asked Her Majesty's Government:Whether they accept the report Good Governance Standards for Public Services, issued by the Independent Commission for Good Governance in Public Services; and, if so, what instructions they will give to (a) government departments; (b) non-departmental public bodies; and (c) other public corporations. [HL1547]

    The Government welcome this contribution to improving standards of good governance in a wide variety of public service organisations. The Government also provide guidance on good governance to central government departments and non-departmental public bodies.The Chairman of the Independent Commission on Good Governance in Public Services has written to government departments inviting them to take the standard into account when reviewing their own guidance. These departments are well placed to consider the best way of doing this.

    Olympic Games 2012: London Bid

    asked Her Majesty's Government:Further to the Written Answer by the Lord McIntosh of Haringey on 24 February (

    WA 230), whether the differing criteria used in the bid for the 2012 Olympic Games were drawn to the attention of the bid team during its visit; and, if not, whether they will draw them to the bid team's attention. [HL1551]

    The criteria used for the table in 12.14 of the candidate file were not specifically brought to the attention of the International Olympic Committee's Evaluation Commission during its thorough assessment of the security arrangements for the bid during the visit. The evaluation commission heard detailed presentations on security from Sir Ian Blair, Commissioner for the Metropolitan Police, and Sir David Veness, Assistant Commissioner Specialist Operations, and examined the proposals by asking extensive questions to a panel of experts, which included a senior representative from the Home Office. London 2012 confirms that all the questions asked by the evaluation commission on the security theme were comprehensively answered.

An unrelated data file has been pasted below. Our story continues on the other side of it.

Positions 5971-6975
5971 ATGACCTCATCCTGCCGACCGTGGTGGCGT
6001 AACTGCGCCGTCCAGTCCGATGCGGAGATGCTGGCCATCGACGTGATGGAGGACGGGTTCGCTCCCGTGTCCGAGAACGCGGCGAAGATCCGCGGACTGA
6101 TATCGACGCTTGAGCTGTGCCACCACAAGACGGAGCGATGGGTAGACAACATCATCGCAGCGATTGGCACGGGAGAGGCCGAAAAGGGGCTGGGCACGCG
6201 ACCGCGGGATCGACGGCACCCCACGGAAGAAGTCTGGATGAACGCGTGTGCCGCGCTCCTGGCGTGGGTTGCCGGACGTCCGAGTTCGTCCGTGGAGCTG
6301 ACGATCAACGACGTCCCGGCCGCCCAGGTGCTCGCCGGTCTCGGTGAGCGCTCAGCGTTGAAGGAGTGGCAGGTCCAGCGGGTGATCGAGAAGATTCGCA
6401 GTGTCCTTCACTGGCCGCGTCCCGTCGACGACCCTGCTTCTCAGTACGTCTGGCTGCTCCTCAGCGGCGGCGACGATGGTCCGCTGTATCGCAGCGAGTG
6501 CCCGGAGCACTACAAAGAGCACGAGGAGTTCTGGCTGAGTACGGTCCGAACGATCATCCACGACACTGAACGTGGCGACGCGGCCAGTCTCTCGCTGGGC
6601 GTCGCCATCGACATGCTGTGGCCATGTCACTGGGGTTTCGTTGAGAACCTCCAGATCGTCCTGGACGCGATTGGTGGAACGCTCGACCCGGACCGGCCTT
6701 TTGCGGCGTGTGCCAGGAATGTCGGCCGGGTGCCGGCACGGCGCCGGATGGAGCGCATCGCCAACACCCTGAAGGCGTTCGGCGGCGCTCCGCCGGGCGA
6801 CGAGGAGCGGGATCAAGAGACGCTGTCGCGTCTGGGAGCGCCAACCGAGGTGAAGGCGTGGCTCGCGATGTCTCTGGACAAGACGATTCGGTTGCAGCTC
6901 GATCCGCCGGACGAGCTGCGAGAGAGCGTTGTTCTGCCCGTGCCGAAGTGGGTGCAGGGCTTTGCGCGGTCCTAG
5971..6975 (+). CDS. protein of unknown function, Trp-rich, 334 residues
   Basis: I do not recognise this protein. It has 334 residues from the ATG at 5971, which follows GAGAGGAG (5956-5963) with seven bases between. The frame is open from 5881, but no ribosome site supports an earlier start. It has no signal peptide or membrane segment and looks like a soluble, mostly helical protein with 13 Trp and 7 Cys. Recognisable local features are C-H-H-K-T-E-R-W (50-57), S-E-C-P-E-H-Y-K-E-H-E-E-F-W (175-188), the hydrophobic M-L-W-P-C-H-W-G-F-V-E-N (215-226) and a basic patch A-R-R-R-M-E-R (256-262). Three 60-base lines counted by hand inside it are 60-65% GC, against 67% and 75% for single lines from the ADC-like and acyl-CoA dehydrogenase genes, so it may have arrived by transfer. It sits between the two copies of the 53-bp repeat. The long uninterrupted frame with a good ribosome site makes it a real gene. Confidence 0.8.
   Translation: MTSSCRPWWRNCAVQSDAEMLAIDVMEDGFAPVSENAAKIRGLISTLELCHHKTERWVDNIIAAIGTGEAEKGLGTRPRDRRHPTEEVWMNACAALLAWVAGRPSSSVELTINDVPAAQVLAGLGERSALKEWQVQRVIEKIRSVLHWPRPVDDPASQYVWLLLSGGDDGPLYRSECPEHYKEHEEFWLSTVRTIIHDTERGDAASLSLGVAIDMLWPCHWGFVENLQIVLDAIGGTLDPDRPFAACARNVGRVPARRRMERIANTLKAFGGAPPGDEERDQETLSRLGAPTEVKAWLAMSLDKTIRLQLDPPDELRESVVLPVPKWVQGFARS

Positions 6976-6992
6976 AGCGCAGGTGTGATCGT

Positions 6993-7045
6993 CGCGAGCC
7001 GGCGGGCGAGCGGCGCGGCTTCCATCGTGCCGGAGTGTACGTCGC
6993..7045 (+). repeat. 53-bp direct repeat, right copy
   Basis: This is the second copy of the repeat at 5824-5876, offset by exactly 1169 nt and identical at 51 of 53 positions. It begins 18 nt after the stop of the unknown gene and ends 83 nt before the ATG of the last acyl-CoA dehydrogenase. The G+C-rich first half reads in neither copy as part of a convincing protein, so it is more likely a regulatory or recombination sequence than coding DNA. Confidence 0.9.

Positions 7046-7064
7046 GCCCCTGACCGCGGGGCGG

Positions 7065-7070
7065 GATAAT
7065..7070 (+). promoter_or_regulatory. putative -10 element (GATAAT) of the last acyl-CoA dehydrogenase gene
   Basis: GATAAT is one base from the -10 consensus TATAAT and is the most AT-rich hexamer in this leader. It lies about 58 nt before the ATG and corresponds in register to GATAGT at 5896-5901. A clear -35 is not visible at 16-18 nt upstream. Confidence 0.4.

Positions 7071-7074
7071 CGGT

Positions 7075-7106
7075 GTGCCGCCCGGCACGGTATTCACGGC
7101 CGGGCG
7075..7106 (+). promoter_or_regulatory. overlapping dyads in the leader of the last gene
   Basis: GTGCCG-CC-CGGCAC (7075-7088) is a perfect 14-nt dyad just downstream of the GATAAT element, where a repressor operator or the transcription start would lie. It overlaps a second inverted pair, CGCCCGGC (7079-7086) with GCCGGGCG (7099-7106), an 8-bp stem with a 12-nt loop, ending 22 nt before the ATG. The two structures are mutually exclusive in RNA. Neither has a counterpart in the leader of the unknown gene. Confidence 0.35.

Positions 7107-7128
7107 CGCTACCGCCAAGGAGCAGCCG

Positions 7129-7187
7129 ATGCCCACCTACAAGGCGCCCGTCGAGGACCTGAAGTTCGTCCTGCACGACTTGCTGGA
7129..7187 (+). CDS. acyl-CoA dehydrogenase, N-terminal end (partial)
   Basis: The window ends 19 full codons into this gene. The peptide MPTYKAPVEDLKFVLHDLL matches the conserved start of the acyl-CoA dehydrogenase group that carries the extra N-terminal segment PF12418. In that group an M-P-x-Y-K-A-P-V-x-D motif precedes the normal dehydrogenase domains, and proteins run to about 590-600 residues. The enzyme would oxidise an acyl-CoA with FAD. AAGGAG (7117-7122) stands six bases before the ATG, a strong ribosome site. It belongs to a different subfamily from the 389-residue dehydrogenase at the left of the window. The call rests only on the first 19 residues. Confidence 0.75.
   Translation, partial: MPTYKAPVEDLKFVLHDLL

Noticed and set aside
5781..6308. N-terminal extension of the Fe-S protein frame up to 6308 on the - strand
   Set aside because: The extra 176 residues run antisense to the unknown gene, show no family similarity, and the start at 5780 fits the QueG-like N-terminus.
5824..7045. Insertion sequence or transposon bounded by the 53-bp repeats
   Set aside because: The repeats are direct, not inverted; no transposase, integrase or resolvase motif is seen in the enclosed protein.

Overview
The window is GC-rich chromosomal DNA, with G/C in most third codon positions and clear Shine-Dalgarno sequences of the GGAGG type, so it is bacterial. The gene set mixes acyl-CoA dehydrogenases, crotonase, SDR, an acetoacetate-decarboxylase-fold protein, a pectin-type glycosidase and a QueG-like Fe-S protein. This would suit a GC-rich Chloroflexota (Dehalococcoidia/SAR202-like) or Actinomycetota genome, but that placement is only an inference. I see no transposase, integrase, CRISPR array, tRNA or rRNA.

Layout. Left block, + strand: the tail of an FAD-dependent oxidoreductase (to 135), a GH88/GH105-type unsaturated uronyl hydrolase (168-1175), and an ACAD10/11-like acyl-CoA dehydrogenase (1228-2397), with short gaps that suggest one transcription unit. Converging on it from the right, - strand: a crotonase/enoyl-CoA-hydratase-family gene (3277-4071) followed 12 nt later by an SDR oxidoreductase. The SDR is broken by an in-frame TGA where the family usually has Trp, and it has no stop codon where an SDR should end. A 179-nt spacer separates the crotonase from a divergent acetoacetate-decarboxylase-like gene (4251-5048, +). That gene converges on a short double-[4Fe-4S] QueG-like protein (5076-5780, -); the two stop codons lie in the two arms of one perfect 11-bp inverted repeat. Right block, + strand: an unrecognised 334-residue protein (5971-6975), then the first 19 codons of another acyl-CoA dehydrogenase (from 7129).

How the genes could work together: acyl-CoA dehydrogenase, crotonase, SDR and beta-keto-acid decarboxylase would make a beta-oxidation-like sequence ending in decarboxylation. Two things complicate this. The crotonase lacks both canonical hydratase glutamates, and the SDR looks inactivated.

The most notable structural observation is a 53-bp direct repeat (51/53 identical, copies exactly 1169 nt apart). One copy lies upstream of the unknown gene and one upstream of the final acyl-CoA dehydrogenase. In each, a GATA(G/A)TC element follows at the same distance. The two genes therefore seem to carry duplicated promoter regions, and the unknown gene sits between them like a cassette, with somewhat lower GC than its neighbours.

Maternity Pay

    asked Her Majesty's Government:What percentage of statutory maternity pay is reimbursed to employers; and over what period. [HL1566]

    The Parliamentary Under-Secretary of State, Department for Work and Pensions
    (Baroness Hollis of Heigham)

    Employers pay statutory maternity pay for up to 26 weeks to qualifying employees.Small employers whose gross national insurance contribution payments in a tax year are £45,000 or less recover 100 per cent. of the statutory maternity pay they pay out plus an additional amount, currently 4.5 per cent, in compensation for the employer's share of national insurance contributions due on SMP payments. Larger employers recover 92 per cent. of the SMP they pay out.Employers reimburse themselves for SMP paid out from the money they are due to pay over to the Inland Revenue in tax, national insurance, student loan deductions and construction industry deductions. Employers can ask the Inland Revenue to pay out in advance if the amount of money the employer needs to pay in SMP exceeds the amount due to be paid over to the Inland Revenue for the same tax month or quarter.

    Eu: Lisbon Strategy

    asked Her Majesty's Government:Whether they intend to provide examples of service sector companies and activities in the United Kingdom which would benefit from the greater deregulation and competitiveness which flow from the European Union's Lisbon process mark two. IHL1516]

    The Parliamentary Under-Secretary of State, Department of Trade and Industry
    (Lord Sainsbury of Turville)

    The spring European Council will decide on policy priorities for the second half of the Lisbon strategy at its mid-term review in March 2005. Creating a properly functioning internal market for services is a key element in delivering the Lisbon strategy. The proposed directive on services in the internal market should result in a significant reduction in barriers to trade in services within the EU. As part of our strategy to develop the evidence base for the benefits of a properly functioning internal market for services, we have commissioned case studies to provide examples of the potential impact of the proposed directive on service sector companies in the UK. This work will be completed by the summer and we will make the results available to all interested parties.

    Paternity Leave

    asked Her Majesty's Government:Whether men who have fathered children by more than one woman in the course of a year are entitled to claim paid or unpaid paternity leave in respect of each child; and, if not, what mechanisms are in place to prevent such claims succeeding. [HL1591]